“Wolf Dance,” Inupiat people, 1890s, graphite and pen-and-ink on paper, 6 1/4 x 9 5/16 in. (16 x 23.7 cm), Art Properties, Avery Architectural & Fine Arts Library, Columbia University in the City of New York, The Bush Collection of Religion and Culture (C00.1483.302).
During the Spring 2015 semester, Art Properties worked with Elizabeth Hutchinson, Associate Professor of Art History, Barnard College/Columbia University, and her students on a set of ten drawings from the 1890s made by the Inupiat people. These drawings depict aspects of a ceremonial ritual still performed by some groups in Northwest Alaska, and are part of the extensive Bush Collection of Religion and Culture, donated to Columbia by alumnus and Philosophy instructor Wendell Ter Bush (1867-1941). The result of this curricular collaboration is an exhibition curated by Prof. Hutchinson with her students and installed in the Gallery at the Center for the Study of Ethnicity and Race, Hamilton Hall, on the Morningside campus of Columbia University. These fascinating drawings, made by unknown indigenous artists, document moments in the Messenger Feast, an essential event in the ceremonial lives of the Inupiat people. The drawing seen here depicts the Wolf Dance. Entitled “Messages from across Time and Space: Inupiat Drawings from the 1890s at Columbia University,” the exhibition runs September 22-November 20, 2015.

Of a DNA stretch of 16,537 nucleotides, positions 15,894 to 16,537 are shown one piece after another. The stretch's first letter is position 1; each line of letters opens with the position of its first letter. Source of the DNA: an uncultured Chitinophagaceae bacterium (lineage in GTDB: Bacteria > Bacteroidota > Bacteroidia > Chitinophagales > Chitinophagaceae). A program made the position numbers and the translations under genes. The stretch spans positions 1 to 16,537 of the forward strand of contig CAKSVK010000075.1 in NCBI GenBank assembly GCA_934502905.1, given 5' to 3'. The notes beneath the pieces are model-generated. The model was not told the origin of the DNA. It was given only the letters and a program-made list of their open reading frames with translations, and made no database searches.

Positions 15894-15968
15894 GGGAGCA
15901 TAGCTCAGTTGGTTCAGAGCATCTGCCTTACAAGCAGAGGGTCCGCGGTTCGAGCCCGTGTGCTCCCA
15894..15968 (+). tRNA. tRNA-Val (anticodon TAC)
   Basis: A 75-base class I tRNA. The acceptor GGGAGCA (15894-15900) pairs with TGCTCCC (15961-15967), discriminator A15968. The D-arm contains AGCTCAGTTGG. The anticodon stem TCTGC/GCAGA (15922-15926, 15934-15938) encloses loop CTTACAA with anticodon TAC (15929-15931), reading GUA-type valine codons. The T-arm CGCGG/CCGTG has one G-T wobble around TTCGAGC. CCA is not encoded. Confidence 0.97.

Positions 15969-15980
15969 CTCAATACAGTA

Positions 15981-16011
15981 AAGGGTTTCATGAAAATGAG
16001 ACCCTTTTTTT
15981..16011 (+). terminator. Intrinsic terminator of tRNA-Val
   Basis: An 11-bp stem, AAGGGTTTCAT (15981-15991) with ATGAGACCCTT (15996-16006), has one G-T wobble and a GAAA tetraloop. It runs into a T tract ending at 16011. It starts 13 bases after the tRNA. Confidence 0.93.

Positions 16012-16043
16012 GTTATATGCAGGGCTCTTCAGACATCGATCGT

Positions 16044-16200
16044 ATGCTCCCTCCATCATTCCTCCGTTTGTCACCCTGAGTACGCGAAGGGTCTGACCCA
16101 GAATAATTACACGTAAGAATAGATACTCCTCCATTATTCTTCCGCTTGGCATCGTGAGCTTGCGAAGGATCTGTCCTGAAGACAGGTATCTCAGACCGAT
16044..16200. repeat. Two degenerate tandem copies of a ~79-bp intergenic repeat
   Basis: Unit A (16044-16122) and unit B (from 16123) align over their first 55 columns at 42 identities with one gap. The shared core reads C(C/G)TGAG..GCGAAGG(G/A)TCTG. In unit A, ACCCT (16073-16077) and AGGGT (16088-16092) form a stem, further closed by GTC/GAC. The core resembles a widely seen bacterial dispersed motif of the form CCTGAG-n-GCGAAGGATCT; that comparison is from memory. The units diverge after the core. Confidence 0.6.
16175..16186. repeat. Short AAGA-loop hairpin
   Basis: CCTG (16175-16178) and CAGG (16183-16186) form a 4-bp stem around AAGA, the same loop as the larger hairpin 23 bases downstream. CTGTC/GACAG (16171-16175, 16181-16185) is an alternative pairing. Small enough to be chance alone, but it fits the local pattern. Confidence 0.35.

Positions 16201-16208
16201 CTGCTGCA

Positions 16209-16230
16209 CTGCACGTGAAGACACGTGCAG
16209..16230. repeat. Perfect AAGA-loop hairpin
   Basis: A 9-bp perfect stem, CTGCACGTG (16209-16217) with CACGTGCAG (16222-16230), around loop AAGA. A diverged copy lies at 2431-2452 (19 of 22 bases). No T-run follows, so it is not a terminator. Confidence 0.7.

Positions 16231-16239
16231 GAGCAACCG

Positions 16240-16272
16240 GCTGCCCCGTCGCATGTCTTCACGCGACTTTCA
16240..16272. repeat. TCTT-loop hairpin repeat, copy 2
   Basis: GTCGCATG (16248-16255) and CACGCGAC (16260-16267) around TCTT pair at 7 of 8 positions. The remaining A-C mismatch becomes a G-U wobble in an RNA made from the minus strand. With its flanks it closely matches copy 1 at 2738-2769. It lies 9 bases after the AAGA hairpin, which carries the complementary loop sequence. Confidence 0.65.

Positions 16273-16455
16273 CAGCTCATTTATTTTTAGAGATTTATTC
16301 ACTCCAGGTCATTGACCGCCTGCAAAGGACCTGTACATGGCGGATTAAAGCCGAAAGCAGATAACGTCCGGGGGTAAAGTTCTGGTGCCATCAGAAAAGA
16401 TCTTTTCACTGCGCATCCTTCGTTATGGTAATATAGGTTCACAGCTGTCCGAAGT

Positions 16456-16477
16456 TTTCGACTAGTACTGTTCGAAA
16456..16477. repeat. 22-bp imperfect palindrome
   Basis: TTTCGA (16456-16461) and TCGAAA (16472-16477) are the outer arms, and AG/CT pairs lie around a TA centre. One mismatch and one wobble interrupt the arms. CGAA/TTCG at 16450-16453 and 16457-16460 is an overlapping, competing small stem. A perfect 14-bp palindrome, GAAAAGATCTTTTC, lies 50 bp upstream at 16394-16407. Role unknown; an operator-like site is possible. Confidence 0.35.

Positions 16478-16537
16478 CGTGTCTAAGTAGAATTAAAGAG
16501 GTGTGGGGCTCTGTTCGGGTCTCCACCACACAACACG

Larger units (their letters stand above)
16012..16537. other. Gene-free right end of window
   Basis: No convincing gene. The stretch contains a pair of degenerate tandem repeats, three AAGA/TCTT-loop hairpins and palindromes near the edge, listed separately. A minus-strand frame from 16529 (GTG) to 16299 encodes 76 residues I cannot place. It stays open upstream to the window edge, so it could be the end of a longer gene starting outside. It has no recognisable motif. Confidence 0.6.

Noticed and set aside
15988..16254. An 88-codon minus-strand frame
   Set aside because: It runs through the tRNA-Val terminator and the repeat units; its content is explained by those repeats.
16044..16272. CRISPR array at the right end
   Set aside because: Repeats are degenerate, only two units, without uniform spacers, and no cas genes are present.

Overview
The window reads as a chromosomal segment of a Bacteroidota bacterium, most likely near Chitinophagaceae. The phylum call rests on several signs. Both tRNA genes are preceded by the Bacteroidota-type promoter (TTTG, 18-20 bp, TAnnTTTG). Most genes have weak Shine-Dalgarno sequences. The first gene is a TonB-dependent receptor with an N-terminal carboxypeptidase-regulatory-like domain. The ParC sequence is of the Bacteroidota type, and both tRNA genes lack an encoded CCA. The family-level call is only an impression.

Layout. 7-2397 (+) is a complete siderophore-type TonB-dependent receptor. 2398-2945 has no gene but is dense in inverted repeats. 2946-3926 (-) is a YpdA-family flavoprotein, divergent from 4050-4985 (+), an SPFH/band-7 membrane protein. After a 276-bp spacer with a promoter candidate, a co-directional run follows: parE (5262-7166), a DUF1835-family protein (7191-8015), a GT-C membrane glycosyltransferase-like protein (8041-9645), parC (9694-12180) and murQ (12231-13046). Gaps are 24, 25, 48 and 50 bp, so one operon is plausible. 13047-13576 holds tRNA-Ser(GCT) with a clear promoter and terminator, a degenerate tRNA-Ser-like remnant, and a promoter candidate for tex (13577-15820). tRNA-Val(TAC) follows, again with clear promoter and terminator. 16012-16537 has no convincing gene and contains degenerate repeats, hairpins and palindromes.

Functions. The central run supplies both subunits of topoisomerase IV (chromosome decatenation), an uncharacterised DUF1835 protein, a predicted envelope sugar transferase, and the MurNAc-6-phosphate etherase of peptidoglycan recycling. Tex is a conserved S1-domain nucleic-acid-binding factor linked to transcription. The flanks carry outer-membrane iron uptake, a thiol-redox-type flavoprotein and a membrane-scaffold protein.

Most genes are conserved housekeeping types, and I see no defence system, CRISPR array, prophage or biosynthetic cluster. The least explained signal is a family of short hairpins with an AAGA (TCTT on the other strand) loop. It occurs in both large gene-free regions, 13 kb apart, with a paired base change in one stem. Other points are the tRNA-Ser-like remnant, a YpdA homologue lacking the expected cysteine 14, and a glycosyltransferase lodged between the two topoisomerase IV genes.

For more information about these works, visit the accompanying exhibition website.
Video – https://vimeo.com/143379011
Mill Brook Houses
Affordable New York: A Housing Legacy
Museum of the City of New York
September 18, 2015-February 1, 2016
“Fifteen objects were lent from Drawings and Archives including drawings for Roosevelt Island development by Philip Johnson and John Burgee (preliminary scheme) and John Johansen (final design), sketches and photographs of Carver House by Simon Breines, and other ephemera. Included in the exhibition is a digital image gallery of plans of New York City Housing Authority projects from the Breines collection.”
All images from the Simon Breines papers, circa 1930-1990. Click image to enlarge.
The Power of Pictures: Early Soviet Photography, Early Soviet Film
Jewish Museum, New York
September 25, 2015 – February 7, 2016
From early vanguard constructivist works by Alexander Rodchenko and El Lissitzky, to the modernist images of Arkady Shaikhet and Max Penson, Soviet photographers played a pivotal role in the history of photography. Covering the period from the 1917 Bolshevik Revolution through the 1930s, this exhibition explores how early modernist photography influenced a new Soviet style while energizing and expanding the nature of the medium — and how photography, film, and poster art were later harnessed to disseminate Communist ideology. The Power of Pictures revisits this moment in history when artists acted as engines of social change and radical political engagement, so that art and politics went hand in hand.
Avery Classics has volumes 1, 2 and 4 of El Lissitzky’s Industrii︠a︡ sot︠s︡ializma in the exhibition. Rodchenko & Stepanova’s Moskva rekonstruiruetsi︠a︡ and SSSR stroit sot︠s︡ializm by El Lissitzky will also be on display when the show travels to other venues in 2016.